ERNST & YOUNG’S Financial Reporting Outlook conference started in dramatic fashion with an anonymous vote on the future of the euro.
Almost one-in-five attendees said there was no hope for the single currency, but 69% thought it would battle on, albeit with fewer members.
International standard setter Stephen Cooper took the stage to update 600 attendees on the work of the IASB, focusing on unfinished projects and future agenda.
Put bluntly, he said that one of the three primary unfinished standards – insurance – was “almost there”, while revenue recognition and leasing were still causing headaches.
Revenue recognition, a contentious standard that deals with when to account for income from contracts with customers, ran up against complaints from the construction industry.
Timing differences between revenue recognition and costs can be particularly troublesome for large-scale builders, who complained of too many performance obligations for some contracts.
Simplified and clarified requirements went some way to resolving these, but issues raised by the telecommunications sector remain and Cooper said: “I don’t think we’re any nearer to solving many of these.”
US standard setter the FASB is one step behind its global counterparts on the new insurance accounting standard and Cooper called it “one of the most frustrating projects I have dealt with in my time at the IASB”.
Differences between the two standard setters have proven entrenched, with disagreements over risk adjustment, policyholder participation and acquisition costs, to name a few.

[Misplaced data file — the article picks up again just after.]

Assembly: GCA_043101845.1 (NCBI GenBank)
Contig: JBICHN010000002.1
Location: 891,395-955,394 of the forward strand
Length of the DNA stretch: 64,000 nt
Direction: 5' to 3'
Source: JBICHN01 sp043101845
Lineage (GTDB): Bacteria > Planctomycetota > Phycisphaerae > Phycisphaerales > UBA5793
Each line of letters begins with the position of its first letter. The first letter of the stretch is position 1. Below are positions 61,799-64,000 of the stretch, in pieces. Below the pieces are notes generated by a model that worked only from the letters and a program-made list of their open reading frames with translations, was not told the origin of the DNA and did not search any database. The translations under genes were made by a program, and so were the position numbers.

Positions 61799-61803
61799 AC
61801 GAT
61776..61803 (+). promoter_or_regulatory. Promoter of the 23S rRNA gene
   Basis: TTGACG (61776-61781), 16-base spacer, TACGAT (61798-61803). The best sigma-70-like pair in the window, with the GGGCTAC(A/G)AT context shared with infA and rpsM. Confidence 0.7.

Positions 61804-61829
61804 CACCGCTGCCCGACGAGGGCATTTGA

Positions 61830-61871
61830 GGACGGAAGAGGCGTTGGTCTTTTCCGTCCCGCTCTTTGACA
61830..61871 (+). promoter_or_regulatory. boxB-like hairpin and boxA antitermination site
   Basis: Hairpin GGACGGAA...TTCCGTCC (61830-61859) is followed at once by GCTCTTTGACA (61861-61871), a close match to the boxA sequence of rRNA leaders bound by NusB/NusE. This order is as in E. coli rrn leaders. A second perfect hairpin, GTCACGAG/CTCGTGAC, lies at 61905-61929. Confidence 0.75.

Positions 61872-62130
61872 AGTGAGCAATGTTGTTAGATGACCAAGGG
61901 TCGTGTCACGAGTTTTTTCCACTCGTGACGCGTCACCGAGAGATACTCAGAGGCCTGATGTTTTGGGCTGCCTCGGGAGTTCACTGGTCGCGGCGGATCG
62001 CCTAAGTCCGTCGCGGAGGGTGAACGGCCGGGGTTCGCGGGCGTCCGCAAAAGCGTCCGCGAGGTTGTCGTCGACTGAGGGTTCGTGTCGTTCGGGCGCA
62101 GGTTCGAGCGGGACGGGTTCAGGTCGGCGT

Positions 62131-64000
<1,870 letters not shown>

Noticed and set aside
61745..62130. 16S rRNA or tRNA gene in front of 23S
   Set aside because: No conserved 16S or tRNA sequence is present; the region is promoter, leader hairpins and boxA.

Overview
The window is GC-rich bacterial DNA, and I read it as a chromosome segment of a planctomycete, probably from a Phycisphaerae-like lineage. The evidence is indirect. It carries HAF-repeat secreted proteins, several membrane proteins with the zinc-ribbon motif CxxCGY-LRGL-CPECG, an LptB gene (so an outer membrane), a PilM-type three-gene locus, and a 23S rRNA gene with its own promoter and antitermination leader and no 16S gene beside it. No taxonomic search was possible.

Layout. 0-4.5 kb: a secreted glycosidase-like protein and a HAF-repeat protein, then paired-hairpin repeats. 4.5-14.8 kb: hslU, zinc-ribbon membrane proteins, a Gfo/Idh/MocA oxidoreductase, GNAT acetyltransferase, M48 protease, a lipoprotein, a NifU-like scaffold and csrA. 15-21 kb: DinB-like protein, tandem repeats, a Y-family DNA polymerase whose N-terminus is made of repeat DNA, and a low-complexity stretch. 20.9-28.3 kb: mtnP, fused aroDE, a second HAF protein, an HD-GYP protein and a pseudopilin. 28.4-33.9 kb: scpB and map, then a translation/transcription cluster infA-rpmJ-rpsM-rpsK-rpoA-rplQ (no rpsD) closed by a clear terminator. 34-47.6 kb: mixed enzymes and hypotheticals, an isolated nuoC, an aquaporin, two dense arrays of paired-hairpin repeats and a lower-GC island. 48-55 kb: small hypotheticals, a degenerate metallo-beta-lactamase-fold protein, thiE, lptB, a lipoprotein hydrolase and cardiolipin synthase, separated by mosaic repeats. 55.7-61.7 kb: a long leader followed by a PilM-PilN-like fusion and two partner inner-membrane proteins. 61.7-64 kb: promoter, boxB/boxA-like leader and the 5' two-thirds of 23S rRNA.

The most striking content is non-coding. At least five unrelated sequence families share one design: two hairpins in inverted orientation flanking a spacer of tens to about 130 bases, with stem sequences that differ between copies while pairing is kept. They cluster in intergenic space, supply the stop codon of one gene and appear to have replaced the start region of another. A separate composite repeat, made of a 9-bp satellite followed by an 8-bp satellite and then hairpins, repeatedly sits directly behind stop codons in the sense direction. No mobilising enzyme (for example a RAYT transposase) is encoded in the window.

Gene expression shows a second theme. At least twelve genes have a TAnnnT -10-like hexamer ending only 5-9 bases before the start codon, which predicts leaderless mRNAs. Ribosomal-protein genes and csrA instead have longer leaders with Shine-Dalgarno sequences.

Expressing sympathy with insurance analysts, he seemed exasperated, saying: “It’s a real failure of the IASB not to have dealt with it more quickly.”
No matter how tricky insurance proved to be, leasing is even tougher, Cooper continued. The most recent incarnation is “significantly less complex”, he insisted, expressing hope that the current version will meet with approval.
It maintains the original definition of a contract in which the right to use the asset for a period of time is exchanged in return for “consideration”, but has changed the concept of who controls the asset.
The IASB’s agenda consultation will touch on whether to press forward with updating standards, focus on research, or prioritise a period of calm.
Stakeholders have until the end of the month to comment and these will be reviewed early next year.
The rest of the conference will see attendees from 20 countries treated to an update on the Financial Reporting Council’s agenda from chief executive Stephen Haddrill.
JP Morgan’s Peter Elwin will take the stage to give the analysts’ perspective and afternoon breakout sessions will sweep over technical issues, the future of UK GAAP and other hot topics in financial reporting.
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